Short-term insurance plans offer limited coverage, can deny coverage based on pre-existing conditions, and trick consumers into buying products that provide “little or no coverage when they need it most,” according to the White House.
The Biden administration announced a new set of initiatives on Friday aimed at reducing health care costs for Americans by cracking down on what the president has called “junk” health insurance plans.
These short-term plans—which were expanded by the Trump administration in 2018—have been marketed as a more affordable alternative to Affordable Care Act plans. But in reality, short-term plans offer extremely limited coverage, can discriminate and deny coverage based on pre-existing conditions, and trick consumers into buying products that provide “little or no coverage when they need it most,” according to the White House.
The newly proposed rules aim to close loopholes that allow companies to offer what the White House described as “misleading insurance products,” and limit the length of these plans to three months, with a potential one-month extension. Currently, these plans can provide coverage for nearly a year, and can be extended for a total of up to 36 months.
Under Biden’s new proposal, plans would also be required to provide customers with a clear explanation of benefits.
“My administration is issuing a new rule that would close the loophole that allows these junk insurance plans to exploit Americans,” President Biden said in a speech on Friday. “Under our rule, ‘short-term’ plans would have to be short-term. That means four months or less, not three years.”
He also criticized the providers of these plans for taking advantage of consumers with misleading promises and plans that offer almost no real coverage.
“In America, it sounds corny, but fairness is something we kind of expect,” Biden said. “And I don’t know anybody who likes to be viewed as having been played for a sucker.”
The president also announced new guidance on “surprise medical billing” stemming from 2020’s No Surprises Act, which Congress passed to prevent patients from receiving surprise bills when they were treated by out-of-network care providers at in-network facilities.
The guidance would make it clear that federal law bars insurers and hospitals from entering into contracts with each other but then using loopholes to claim providers are not technically “in-network.”
Services provided by these vendors will either be labeled “out-of-network” and subject to existing surprise billing protections, or “out-of-network” and subject to Obamacare’s annual limits on out-of-pocket payments. Health plans would also need to disclose additional facility fees, according to the Biden administration.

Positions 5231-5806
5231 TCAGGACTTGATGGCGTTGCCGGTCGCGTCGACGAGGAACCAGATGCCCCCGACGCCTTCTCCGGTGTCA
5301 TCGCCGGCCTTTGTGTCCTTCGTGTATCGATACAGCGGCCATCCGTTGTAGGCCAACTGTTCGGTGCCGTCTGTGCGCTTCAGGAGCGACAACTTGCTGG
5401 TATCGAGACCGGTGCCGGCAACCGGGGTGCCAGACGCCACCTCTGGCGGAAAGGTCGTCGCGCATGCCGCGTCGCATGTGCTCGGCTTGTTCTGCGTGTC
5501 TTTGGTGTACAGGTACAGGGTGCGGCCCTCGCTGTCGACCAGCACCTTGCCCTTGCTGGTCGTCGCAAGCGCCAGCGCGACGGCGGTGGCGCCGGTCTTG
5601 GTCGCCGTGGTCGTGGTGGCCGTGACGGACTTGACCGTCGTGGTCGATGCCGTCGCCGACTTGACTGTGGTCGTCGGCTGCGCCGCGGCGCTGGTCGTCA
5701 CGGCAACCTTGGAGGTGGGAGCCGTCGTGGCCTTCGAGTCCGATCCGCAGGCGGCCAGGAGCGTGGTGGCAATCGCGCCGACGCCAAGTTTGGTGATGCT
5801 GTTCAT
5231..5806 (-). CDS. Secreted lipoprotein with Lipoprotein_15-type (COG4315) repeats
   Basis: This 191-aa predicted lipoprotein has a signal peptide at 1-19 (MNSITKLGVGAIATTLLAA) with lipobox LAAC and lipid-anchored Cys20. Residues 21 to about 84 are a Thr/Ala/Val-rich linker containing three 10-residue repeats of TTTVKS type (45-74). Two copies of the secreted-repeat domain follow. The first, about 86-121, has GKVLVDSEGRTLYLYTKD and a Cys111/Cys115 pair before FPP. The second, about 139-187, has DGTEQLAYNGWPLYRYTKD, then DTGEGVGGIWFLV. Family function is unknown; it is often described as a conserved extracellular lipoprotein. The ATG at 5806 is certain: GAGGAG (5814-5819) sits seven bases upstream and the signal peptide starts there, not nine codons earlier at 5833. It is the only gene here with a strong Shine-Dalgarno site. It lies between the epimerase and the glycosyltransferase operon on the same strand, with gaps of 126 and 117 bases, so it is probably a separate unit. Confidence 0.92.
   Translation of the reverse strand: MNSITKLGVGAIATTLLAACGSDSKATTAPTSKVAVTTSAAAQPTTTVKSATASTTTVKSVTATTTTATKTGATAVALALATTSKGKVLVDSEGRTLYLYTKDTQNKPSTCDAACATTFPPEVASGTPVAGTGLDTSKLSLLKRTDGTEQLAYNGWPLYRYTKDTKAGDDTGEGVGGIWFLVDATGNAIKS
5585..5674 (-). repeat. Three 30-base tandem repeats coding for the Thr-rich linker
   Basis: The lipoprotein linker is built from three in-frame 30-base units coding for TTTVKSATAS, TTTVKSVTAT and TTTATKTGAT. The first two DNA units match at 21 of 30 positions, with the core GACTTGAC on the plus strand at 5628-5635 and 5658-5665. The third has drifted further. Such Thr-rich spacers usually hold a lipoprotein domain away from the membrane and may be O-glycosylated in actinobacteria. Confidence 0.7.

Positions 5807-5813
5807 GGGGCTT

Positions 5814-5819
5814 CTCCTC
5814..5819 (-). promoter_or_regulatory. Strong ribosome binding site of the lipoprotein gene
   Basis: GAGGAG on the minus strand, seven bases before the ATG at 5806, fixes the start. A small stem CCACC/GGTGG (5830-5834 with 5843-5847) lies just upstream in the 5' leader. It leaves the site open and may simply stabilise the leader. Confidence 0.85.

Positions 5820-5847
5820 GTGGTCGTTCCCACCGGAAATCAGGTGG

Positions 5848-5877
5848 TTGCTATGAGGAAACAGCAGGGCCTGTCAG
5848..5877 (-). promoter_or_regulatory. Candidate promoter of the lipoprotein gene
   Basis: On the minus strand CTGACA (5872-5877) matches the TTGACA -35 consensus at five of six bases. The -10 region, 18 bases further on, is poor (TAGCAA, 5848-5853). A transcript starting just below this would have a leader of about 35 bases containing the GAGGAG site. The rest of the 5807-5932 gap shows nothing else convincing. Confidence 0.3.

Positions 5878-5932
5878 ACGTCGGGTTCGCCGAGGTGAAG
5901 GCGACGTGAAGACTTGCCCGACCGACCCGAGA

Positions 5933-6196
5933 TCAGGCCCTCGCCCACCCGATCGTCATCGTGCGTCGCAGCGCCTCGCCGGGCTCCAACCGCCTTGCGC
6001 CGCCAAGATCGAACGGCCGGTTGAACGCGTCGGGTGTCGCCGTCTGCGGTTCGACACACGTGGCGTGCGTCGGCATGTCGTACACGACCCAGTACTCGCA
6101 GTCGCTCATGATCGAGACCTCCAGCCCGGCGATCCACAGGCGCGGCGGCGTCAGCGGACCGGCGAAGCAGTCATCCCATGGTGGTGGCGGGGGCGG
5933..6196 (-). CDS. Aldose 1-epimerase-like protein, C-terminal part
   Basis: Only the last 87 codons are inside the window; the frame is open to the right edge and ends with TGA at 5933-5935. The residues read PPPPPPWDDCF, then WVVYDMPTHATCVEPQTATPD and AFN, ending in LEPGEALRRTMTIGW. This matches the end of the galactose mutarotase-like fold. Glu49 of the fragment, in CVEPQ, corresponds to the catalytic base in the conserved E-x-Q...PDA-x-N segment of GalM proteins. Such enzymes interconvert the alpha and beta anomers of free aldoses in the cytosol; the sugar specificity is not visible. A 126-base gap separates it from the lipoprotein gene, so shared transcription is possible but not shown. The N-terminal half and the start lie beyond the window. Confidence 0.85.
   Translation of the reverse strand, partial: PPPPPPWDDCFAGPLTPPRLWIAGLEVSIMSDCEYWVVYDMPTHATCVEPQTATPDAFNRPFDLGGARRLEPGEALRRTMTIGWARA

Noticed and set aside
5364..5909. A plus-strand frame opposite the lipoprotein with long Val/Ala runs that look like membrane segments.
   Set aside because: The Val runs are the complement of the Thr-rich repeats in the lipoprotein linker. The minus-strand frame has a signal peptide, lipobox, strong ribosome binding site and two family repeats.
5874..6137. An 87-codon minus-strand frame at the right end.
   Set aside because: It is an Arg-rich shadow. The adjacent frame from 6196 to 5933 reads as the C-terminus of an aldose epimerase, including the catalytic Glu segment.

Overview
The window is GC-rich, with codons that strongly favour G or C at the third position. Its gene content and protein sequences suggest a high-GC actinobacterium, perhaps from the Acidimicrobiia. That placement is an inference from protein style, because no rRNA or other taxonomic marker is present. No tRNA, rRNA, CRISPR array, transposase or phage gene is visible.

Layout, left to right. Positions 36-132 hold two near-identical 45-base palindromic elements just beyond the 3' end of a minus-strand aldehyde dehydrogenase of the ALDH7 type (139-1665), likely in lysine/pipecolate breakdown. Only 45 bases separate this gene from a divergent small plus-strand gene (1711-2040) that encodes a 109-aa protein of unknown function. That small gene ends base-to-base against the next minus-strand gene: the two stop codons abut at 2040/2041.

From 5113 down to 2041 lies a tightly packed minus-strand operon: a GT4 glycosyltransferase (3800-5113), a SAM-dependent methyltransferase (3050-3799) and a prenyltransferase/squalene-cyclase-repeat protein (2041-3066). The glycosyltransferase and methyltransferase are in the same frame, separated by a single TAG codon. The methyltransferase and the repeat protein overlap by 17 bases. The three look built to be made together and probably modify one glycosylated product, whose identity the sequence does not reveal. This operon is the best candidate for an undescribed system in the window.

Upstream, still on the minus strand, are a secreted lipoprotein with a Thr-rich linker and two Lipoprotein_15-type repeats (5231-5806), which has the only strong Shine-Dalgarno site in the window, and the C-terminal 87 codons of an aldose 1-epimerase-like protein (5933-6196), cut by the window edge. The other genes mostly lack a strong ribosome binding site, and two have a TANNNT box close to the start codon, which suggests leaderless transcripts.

In another effort to crack down on potentially predatory behavior, the Consumer Financial Protection Bureau, the Department of Health and Human Services, and the Treasury will also be collaborating to determine whether health care providers encouraging consumers to sign up for medical credit cards and loans are breaking the law by operating outside of consumer protections.
Friday’s announcement marked just the latest example of the Biden administration’s focus on reigning in junk fees and saving families money.
In June, the administration proposed a new regulation that would require cable companies and satellite providers to show the full price of their services “upfront”—meaning hidden fees would no longer be snuck in at checkout. A week prior, Ticketmaster, SeatGeek, and other major ticketing companies announced that they agreed to institute “all-in” pricing, which would also mean that consumers will no longer be surprised by additional fees at checkout.
Broadly, Biden and his administration have also worked to increase transparency between companies and consumers since taking office.
The Federal Communications Commission proposed a rule last November to require internet companies to publish prices, data allowances, and other important information on “easy-to-understand labels” for consumers as they compare services. That rule has yet to go into effect.
Earlier this year, the Federal Trade Commission (FTC) proposed a rule to ban non-compete clauses in employment contracts. Employers often force their workers to sign these clauses, which effectively bar them from starting their own business or finding a new job in the same field within a certain area or timeframe after leaving their current job.
Most recently, the FTC announced that it was suing Amazon, alleging that the company tricked millions of people into signing up for Prime service through “deceptive user interface designs.” The complaint also alleges that Amazon tried to keep users subscribed—even when they wanted to cancel their memberships—by making it exceedingly difficult to unsubscribe.